Fig. 2: Results of best R2-EMOA runs for increasing γ on DTLZ1 (left), DTLZ2 (mid-dle) and ZDT1 (right). The movement of the x-axis positions for γ ∈ {1, 4, 8} is shown. The optimal distributions regarding HV are reflected by dashed vertical lines.

stuck in local optima of the objective functions or in suboptimal distributions4

. For the experiments, three bi-objective test functions with different problem characteristics were selected: ZDT1 (convex PF, n=30) [7], DTLZ1 (linear PF, n=6), and DTLZ2 (concave PF, n=11) [4]. On each function, ten independent runs were conducted using simulated binary crossover (SBX) and polynomial mutation (pc = 0.9, pm = 1/n, ηc = 15, ηm = 20), 150.000 function

evalua-tions (FE), ideal point i = (0, 0)′_{, and 501 weight vectors. A population size of}

µ=10 was chosen in order to allow a clear visualization of the results and the comparison to the reference distributions of [6].

The influence of restricted weight vector domains and altered weight vector distributions on the outcome of the R2-EMOA results is considered. Therefore, Alg. 1 of [6] was used to generate weight vector distributions with increasing focus on the extremes of the weight vector domain (see Fig. 1). This is reflected by an increased value of γ while γ = 1 corresponds to equally distributed weight vectors in [0, 1]2

. The R2-EMOA is able to accurately approximate the optimal distributions. With increasing γ, the points tend to drift towards the extremes of the front (Fig. 2) which is perfectly in line with the results of [6]. Individually for each problem, distributions close to the optimal ones regarding HV can be obtained for a specific choice of γ.

Moreover, the first component of the weight vector domain was restricted to one or two intervals within [0, 1]. From [6] it is known that in this setting the optimal solutions regarding R2 lie within the target cone defined by the two outmost weight vectors of the interval(s). This is reflected by the respective R2-EMOA results (Fig. 3).

Fig. 4 relates the final R2 values of all experiments to the approximated optimal 10-distributions regarding R2 [6]. It can be observed that the variance of the R2-EMOA results is small. Sometimes even slightly better approximations of the optimal distributions are obtained than in [6]. This is rather surprising as these reference solutions were determined based on a global optimization on the front. The evolutionary mechanism and the greedy selection seem to provide efficient heuristics for the considered class of problems.

4

For the HV indicator, it has been, for example, theoretically proven that such a greedy strategy cannot always find a solution set with optimal HV value [10, 2].

4 H. Trautmann et al. ● ● ● ● ● ● ● ● ● ● 0.0 0.2 0.4 0.0 0.2 0.4 Y1 Y2 ● ● ● ● ● ● ● ● ● ● ● ● ● ● ● ● ● ● ● ● 0.0 0.4 0.8 0.0 0.4 0.8 Y1 Y2 ● ● ● ● ● ● ● ● ● ● ● ● ● ● ● ● ● ● ● ● 0.0 0.4 0.8 0.0 0.4 0.8 Y1 Y2 ● ● ● ● ● ● ● ● ● ● ● ● ● ● ● ● ● ● ● ● 0.0 0.2 0.4 0.0 0.2 0.4 Y1 Y2 ● ● ● ● ● ● ● ● ● ● ● ● ● ● ● ● ● ● ● ● 0.0 0.4 0.8 0.0 0.4 0.8 Y1 Y2 ● ● ● ● ● ● ● ● ● ● ● ● ● ● ● ● ● ● ● ● 0.0 0.4 0.8 0.0 0.4 0.8 Y1 Y2 ● ● ● ● ● ● ● ● ● ●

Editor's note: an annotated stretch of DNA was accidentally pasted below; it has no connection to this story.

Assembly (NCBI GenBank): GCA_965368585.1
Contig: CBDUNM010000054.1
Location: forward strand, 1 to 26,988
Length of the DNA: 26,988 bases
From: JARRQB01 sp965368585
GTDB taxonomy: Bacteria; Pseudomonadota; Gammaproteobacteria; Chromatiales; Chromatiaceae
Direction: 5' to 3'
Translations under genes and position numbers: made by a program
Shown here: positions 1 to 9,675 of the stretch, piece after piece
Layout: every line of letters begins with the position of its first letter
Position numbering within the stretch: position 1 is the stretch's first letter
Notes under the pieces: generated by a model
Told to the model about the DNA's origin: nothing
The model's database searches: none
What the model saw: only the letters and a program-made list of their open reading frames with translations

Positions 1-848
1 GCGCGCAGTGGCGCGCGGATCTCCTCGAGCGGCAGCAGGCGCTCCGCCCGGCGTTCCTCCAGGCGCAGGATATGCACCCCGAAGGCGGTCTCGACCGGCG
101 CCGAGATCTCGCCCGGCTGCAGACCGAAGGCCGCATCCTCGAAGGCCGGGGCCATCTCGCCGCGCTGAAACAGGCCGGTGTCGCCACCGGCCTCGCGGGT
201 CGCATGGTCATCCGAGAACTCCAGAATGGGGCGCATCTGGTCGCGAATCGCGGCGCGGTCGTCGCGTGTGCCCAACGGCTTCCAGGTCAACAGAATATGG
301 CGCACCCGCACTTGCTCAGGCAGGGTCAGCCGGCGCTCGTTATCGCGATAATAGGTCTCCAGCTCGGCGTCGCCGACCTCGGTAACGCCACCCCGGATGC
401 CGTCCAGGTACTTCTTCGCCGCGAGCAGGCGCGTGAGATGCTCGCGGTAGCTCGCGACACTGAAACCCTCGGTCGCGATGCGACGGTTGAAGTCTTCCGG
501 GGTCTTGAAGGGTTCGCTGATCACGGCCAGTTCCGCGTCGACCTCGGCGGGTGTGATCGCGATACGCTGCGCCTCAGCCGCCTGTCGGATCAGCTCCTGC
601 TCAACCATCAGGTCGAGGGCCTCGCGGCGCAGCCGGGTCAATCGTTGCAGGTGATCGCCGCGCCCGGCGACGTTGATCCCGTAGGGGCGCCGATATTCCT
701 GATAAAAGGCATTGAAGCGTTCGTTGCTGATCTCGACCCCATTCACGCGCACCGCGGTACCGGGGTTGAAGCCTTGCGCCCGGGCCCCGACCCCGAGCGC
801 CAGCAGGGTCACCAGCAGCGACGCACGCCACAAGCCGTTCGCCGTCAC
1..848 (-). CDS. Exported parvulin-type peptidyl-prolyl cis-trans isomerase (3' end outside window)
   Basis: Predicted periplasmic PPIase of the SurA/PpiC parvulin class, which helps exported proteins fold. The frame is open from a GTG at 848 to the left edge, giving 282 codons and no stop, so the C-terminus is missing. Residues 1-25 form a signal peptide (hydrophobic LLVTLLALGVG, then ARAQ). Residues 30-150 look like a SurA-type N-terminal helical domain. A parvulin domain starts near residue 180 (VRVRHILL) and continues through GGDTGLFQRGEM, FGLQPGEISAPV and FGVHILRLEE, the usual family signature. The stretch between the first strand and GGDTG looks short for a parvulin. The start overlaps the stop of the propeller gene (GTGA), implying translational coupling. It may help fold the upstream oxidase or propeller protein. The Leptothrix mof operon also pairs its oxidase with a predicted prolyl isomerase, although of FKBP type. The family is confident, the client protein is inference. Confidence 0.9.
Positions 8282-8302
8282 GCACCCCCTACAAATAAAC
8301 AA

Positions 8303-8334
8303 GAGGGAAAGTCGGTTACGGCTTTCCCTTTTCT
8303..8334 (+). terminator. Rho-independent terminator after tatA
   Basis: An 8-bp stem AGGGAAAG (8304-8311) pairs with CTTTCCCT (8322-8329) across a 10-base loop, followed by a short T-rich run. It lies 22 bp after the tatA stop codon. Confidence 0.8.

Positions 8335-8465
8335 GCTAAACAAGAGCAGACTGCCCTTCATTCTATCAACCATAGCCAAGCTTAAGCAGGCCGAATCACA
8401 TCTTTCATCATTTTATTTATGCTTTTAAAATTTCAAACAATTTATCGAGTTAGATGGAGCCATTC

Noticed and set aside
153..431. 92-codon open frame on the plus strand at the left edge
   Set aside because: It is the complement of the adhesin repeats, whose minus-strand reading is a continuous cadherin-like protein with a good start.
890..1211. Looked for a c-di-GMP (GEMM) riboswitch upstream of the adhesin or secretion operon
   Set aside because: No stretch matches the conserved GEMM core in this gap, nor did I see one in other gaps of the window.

Fig. 3: Results of the best R2-EMOA runs (black dots) with restricted weight vector domains for DTLZ1 (left), DTLZ2 (middle) and ZDT1 (right). The areas within the intersections with the true PF (solid line) are highlighted.

●
0.087610
0.087635
γ =1 0.038000
0.038010
γ =4
●
0.222486
0.222494
γ =1
●
●
0.091965
0.091985
γ =4 _{0.1401510}
0.1401520
γ =1
●
●
0.06284
0.06290
γ =4
0.060864
0.060872
(0,0.3) 0.078650
0.078670
(0,0.15)
(0.35,0.5) 0.1450896
0.1450902
(0,0.3) 0.3499535
0.3499550
(0.4,0.6) 0.1059710
0.1059718
(0,0.3)
●
0.1024895
0.1024899
(0,0.3)
(0.7,1)

Fig. 4: Boxplots of R2 values at final R2-EMOA generation for DTLZ1 (left), DTLZ2 (middle) and ZDT1 (right) for altered weight distributions with parameter γ (top) or restricted weight space (bottom) corresponding to Fig. 3. The R2 value of the approximated optimal 10-distribution of R2 in [6] is visualized by a red horizontal line.

### 4

### Conclusions and Outlook

First experiments show very promising results of the R2-EMOA regarding so-lution quality and the possibility of incorporating preferences of the decision maker. In future studies, the R2-EMOA will be theoretically and empirically compared to other EMOA optimizing the R2-indicator, such as MOEA/D and MSOPS. Furthermore, theoretical derivations of optimal distributions of µ solu-tions regarding R2 are needed.

### Acknowledgements.

This paper is based on investigations of the project D5 “Synthesis and multi-objective model-based optimization of process chains for manufacturing parts with functionally graded properties” as part of the collaborative research cen-ter SFB/TR TRR 30 and the project B4 of the Collaborative Research Cencen-ter SFB 823, which are kindly supported by the Deutsche Forschungsgemeinschaft (DFG). In addition, the authors acknowledge support by the French national re-search agency (ANR) within the Mod`eles Num´erique project “NumBBO - Anal-ysis, Improvement and Evaluation of Numerical Blackbox Optimizers” (ANR-12-MONU-0009-03).